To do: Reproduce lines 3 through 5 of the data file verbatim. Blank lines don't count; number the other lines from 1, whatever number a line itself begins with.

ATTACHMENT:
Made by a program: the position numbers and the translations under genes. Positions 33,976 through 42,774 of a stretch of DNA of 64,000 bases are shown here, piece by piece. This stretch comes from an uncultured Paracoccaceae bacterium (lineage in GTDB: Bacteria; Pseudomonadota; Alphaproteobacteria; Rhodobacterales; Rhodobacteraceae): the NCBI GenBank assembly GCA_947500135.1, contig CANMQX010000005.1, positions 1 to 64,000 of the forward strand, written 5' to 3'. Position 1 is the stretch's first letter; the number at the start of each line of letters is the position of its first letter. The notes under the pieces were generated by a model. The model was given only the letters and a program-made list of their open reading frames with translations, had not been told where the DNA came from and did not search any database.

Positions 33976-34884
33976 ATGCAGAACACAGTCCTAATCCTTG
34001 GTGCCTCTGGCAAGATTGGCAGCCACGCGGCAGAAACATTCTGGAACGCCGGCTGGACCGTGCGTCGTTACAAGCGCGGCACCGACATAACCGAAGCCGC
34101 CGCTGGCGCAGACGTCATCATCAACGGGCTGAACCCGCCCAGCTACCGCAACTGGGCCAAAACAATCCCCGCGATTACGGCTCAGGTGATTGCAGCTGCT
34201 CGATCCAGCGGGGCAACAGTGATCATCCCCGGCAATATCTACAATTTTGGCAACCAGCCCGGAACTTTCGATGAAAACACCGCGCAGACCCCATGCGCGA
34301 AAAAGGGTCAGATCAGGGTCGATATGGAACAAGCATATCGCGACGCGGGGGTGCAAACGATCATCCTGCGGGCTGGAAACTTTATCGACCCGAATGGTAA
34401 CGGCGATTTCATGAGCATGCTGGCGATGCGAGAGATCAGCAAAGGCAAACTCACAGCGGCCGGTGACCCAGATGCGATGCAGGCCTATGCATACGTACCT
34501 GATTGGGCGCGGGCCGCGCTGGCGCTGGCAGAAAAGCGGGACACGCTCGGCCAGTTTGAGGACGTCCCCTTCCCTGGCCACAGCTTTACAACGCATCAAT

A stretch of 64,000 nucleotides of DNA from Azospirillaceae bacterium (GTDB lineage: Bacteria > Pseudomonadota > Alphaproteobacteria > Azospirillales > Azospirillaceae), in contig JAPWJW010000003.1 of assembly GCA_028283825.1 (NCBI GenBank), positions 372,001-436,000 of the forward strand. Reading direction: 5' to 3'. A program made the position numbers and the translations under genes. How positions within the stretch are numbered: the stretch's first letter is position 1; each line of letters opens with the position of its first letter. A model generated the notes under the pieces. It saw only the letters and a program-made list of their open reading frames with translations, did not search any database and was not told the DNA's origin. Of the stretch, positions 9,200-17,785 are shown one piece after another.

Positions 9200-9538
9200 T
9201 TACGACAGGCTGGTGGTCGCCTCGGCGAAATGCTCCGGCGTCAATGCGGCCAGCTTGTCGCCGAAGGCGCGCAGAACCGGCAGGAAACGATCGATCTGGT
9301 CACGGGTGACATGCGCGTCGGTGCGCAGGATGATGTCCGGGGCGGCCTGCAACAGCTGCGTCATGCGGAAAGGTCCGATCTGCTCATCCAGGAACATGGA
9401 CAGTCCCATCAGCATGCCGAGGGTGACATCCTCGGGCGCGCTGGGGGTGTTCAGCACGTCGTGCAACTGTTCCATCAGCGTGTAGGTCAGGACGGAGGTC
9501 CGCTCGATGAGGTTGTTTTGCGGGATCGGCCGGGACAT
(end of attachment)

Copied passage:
33976 ATGCAGAACACAGTCCTAATCCTTG
34001 GTGCCTCTGGCAAGATTGGCAGCCACGCGGCAGAAACATTCTGGAACGCCGGCTGGACCGTGCGTCGTTACAAGCGCGGCACCGACATAACCGAAGCCGC
34101 CGCTGGCGCAGACGTCATCATCAACGGGCTGAACCCGCCCAGCTACCGCAACTGGGCCAAAACAATCCCCGCGATTACGGCTCAGGTGATTGCAGCTGCT